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I melted some dark chocolate at a low temperature and added whipping cream to keep it liquid at room temperature. I added more whipping cream after the mixture was at room temperature, but it thickened the mixture, rather than thinning it. It also reduced how dark the chocolate was to a large degree.

I understand the fat in the milk/cream helps to keep the solid chocolate particles in suspension to keep it from settling.

My goal is to make a very dark chocolate sauce at room temperature in which the solid chocolate particles remain suspended, and I would prefer also to not use starches or gums as they change the flavor. I would also like the consistency to be "squirtable," but a maybe a little thicker than Hershey's syrup. I also don't want a sweet sauce.

My questions are these: 1. Why did the sauce thicken instead of thin and 2. What means should I use to achieve the goals of the sauce and 3. If I reduce the fat content of the liquefier by using milk or water, does it reduce the suspension qualities?

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    Whipping cream has very little water in it. If you want to thin the chocolate sauce, you may need to introduce a bit more moisture to it. More saturated fats will just thicken it, particularly if there are coagulating enzymes present. I use a 1:1 mixture of distilled or purified water and honey or syrup for thinning. It doesn't add a lot of sweetness, but it does add some, so I'm not sure it will fit your needs. – Shalryn Sep 22 '16 at 16:24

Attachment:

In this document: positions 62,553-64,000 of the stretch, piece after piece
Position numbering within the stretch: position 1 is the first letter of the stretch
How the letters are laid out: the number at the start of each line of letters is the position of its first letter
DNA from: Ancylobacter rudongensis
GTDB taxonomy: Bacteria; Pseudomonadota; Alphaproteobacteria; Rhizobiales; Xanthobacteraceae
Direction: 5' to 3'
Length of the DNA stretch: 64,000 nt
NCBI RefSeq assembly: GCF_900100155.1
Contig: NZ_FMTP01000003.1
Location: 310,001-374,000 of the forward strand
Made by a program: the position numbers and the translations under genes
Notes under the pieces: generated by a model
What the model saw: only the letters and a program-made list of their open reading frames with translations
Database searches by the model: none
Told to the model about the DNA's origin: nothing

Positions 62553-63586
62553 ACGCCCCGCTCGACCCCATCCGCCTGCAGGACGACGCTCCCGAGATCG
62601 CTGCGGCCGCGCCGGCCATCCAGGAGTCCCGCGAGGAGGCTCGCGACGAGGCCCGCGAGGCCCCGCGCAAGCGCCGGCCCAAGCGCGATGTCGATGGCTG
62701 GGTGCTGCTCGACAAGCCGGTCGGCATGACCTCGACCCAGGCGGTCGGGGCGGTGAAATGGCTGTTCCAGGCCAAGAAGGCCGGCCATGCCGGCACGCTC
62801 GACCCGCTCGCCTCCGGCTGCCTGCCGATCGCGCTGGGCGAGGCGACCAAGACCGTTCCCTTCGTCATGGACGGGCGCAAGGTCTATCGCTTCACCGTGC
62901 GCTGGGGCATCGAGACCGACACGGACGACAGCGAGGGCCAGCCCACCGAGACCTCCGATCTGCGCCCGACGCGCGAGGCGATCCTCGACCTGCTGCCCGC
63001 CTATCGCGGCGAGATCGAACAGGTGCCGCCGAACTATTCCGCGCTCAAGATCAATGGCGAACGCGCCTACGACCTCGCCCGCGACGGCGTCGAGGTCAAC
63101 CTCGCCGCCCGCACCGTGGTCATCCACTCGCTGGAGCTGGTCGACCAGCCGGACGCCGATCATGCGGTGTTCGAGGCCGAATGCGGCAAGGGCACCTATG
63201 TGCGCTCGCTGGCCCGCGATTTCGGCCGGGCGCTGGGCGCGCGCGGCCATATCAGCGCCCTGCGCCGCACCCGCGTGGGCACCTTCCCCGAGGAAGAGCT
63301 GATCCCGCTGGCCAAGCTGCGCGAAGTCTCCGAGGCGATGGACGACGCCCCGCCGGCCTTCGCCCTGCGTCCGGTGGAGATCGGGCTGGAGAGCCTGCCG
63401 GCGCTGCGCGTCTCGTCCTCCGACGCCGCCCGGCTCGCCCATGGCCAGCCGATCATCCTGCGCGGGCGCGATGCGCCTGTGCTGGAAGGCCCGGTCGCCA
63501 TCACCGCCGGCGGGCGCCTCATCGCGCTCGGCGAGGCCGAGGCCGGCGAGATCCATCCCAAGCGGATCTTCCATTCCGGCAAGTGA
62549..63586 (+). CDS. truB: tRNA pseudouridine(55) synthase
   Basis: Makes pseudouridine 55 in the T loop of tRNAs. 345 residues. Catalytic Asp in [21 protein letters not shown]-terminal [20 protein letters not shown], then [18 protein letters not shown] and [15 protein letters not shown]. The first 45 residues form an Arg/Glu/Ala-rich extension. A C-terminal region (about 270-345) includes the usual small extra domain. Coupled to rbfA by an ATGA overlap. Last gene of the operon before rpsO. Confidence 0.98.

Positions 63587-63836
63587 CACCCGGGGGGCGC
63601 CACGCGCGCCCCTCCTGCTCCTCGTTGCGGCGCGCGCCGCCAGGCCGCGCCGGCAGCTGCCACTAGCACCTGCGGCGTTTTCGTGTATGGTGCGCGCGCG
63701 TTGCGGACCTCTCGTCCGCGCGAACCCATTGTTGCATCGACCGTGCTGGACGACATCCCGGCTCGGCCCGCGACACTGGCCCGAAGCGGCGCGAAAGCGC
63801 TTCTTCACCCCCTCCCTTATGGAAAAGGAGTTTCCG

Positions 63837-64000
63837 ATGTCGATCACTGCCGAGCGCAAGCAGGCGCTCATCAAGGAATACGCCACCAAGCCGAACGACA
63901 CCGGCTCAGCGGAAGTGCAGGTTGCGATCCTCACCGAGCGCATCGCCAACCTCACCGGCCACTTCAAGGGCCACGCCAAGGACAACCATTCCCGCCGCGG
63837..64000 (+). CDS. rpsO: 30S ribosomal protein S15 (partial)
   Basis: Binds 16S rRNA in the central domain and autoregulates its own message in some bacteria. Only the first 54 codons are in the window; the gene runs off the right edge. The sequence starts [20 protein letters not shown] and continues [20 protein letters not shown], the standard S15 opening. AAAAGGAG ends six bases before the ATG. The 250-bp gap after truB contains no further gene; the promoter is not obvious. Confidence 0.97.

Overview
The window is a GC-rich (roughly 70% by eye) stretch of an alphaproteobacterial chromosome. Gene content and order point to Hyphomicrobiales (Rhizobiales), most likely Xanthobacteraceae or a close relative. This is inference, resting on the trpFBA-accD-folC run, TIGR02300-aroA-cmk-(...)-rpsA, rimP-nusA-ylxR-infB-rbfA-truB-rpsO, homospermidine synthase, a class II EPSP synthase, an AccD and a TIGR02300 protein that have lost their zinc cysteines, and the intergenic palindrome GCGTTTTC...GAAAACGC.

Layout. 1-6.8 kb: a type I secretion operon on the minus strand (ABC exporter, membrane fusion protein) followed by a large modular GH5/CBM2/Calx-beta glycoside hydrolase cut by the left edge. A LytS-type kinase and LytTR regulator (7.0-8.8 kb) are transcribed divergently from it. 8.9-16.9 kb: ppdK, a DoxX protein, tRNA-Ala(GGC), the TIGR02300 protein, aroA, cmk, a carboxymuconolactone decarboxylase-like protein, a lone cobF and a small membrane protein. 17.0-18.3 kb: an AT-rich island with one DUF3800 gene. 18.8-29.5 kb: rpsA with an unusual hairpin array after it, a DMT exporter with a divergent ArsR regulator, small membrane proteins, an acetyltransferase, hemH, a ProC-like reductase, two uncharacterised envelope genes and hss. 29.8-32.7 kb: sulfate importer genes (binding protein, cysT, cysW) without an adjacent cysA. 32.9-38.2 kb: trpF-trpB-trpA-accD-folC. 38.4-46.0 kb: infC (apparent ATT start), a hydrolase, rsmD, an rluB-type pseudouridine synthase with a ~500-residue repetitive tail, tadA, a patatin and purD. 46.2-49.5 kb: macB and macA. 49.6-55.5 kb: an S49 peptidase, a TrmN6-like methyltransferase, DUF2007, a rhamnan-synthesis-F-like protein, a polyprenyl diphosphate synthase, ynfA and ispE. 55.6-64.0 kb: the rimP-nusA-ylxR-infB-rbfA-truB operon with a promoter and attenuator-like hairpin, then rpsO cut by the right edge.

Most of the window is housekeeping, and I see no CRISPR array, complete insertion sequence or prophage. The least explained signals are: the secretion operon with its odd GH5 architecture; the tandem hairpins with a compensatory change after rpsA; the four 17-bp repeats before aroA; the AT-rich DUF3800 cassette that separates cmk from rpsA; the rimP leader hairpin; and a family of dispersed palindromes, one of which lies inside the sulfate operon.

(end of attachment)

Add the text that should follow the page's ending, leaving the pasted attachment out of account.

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    I agree with the comment above. Whipped cream often has high fat content. Maybe you could try this with light cream, or whole milk. Also if your "whipped cream" is something like cool whip, it has a lot of other non dairy ingredients so it could react differently than homemade whipped cream. – Sarumanatee Sep 27 '16 at 15:11
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    With cocoa powder rather than solid dark chocolate, you should be able to get just about any consistency of sauce, without pbms w temperamental chocolate combining behavior. Melt cocoa powder together with butter (unsalted if desired), and thinning as desired with milk. I.e. just like hot fudge sauce, but it sounds like you want it a little bit thinner than that for room temperature squirtability, and of course leave out sugar if you don't want sweet. Experiment with ratios of those 3 ingredients until you get good consistency. Even with a little milk included, it ought to end up pretty dark. – Lorel C. Feb 4 '17 at 0:59
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1) Well, it happened because you used something that is rich in saturated fat.

Saturated fat liquefies when heated and solidifies when cool (this is why some places call the type of confectioner's chocolate that doesn't need to go to the fridge to solidify "hydrogenated chocolate", because it is rich in artificially saturated - hydrogenated - fat)

2) My recommendation for you would be adding milk or if you don't want to lose the "darkness" of your sauce, you could add in vegetable oil and food emulsifier (or if you have it on hand, pasteurized egg yolks)

3) You could also change the type of fat you're using, hence the vegetable oil (unsaturated fat) suggestion

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